Although the state is by no means required to guarantee eventual freedom to a juvenile convicted of a non-homicide offense, Graham holds that the Eighth Amendment requires the state to afford the juvenile offender a "meaningful opportunity to obtain release based on demonstrated maturity and rehabilitation," and that "[a] life without parole sentence improperly denies the juvenile offender a chance to demonstrate growth and maturity." (Graham, supra, 560 U.S. at p. ___ [130 S.Ct. at pp. 2029-2030].) The court observed that a life without parole sentence is particularly harsh for a juvenile offender who "will on average serve more years and a greater percentage of his life in prison than an adult offender." (Id. at p. ___ [130 S.Ct. at p. 2028].) Graham likened a life without parole sentence for non-homicide offenders to the death penalty itself, given their youth and the prospect that, as the years progress, juveniles can reform their deficiencies and become contributing members of society. (Ibid.)

The People assert that Graham's ban on life without parole sentences does not apply to juvenile offenders who commit attempted murder, with its requisite intent to kill. The People also claim that a cumulative sentence for distinct crimes does not present a cognizable Eighth Amendment claim, concluding that each of defendant's sentences was permissible individually because each included the possibility of parole within his lifetime.*fn3 In addition, the Court of Appeal reasoned that Graham applied a categorical rule specifically limited to juvenile non-homicide offenders receiving an explicitly designated life without parole sentence: "[I]f [Graham] had intended to broaden the class of offenders within the scope of its decision, it would have [included] . . . any juvenile offender who received the functional equivalent of a life sentence without the possibility of parole for a non-homicide offense." The Court of Appeal found support for its conclusion in Justice Alito's dissent from Graham: "nothing in the Court's opinion affects the imposition of a sentence to a term of years without the possibility of parole." (Graham, supra, 560 U.S. at p. ___ [130 S.Ct. at p. 2058] (dis. opn. of Alito, J.).) Graham's scope and application, however, were recently clarified in Miller v. Alabama (2012) 567 U.S. ___ [132 S.Ct. 2455] (Miller).)

In Miller, the United States Supreme Court extended Graham's reasoning (but not its categorical ban) to homicide cases, and, in so doing, made it clear that Graham's "flat ban" on life without parole sentences for juvenile offenders in non-homicide cases applies to their sentencing equation regardless of intent in the crime's commission, or how a sentencing court structures the life without parole sentence. (Miller, supra, 567 U.S. ___ [132 S.Ct. at pp. 2465, 2469].) The high court was careful to emphasize that Graham's "categorical bar" on life without parole applied "only to non-homicide crimes." (Id. at p. ___ [132 S.Ct. at p.2465].) But the court also observed that "none of what [Graham] said about children -- about their distinctive (and transitory) mental traits and environmental vulnerabilities -- is crime-specific. Those features are evident in the same way, and to the same degree, when . . . a botched robbery turns into a killing. So Graham's reasoning implicates any life-without-parole sentence imposed on a juvenile, even as its categorical bar relates only to non-homicide offenses." (Miller, supra, 567 U.S. ___ [132 S.Ct. at p. 2465].) Miller therefore made it clear that Graham's "flat ban" on life without parole sentences applies to all non-homicide cases involving juvenile offenders, including the term-of-years sentence that amounts to the functional equivalent of a life without parole sentence imposed in this case.*fn4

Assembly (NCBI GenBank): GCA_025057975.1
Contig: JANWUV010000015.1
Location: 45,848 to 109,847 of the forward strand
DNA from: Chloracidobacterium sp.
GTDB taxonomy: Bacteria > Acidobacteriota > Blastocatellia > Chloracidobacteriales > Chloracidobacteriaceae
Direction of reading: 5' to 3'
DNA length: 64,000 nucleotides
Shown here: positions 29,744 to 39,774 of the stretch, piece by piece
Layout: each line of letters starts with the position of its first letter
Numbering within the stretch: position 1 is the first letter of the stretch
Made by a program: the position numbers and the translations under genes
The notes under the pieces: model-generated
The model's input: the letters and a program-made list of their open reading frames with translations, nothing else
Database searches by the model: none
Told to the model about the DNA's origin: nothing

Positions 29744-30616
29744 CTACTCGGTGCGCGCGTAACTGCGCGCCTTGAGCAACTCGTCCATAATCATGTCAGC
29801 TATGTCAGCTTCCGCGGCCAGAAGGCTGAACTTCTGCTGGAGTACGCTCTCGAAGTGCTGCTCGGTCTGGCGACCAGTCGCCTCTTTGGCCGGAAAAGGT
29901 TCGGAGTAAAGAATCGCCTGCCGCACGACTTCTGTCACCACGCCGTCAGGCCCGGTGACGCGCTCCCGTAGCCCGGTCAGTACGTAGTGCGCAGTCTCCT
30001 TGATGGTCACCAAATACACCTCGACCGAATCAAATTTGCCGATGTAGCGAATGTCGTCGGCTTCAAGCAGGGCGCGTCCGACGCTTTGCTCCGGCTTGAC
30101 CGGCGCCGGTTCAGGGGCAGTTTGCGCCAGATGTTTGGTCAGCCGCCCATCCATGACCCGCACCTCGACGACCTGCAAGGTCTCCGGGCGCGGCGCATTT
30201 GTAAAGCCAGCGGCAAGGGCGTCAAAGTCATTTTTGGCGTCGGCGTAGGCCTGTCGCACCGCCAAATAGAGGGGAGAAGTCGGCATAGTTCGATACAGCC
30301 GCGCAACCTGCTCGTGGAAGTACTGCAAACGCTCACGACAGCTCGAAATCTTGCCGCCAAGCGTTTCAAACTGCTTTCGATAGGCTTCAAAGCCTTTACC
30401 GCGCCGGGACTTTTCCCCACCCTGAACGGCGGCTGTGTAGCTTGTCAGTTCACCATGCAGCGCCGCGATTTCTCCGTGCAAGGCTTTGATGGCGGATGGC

Defendant in the present matter will become parole eligible over 100 years from now. (ยง 3046, subd. (b) [requiring defendant serve a minimum of 110 years before becoming parole eligible].) Consequently, he would have no opportunity to "demonstrate growth and maturity" to try to secure his release, in contravention of Graham's dictate. (Graham, supra, 560 U.S. at p. ___ [130 S.Ct. at p. 2029]; see People v. Mendez (2010) 188 Cal.App.4th 47, 50-51 [holding that a sentence of 84 years to life was the equivalent of life without parole under Graham, and therefore cruel and unusual punishment].) Graham's analysis does not focus on the precise sentence meted out. Instead, as noted above, it holds that a state must ...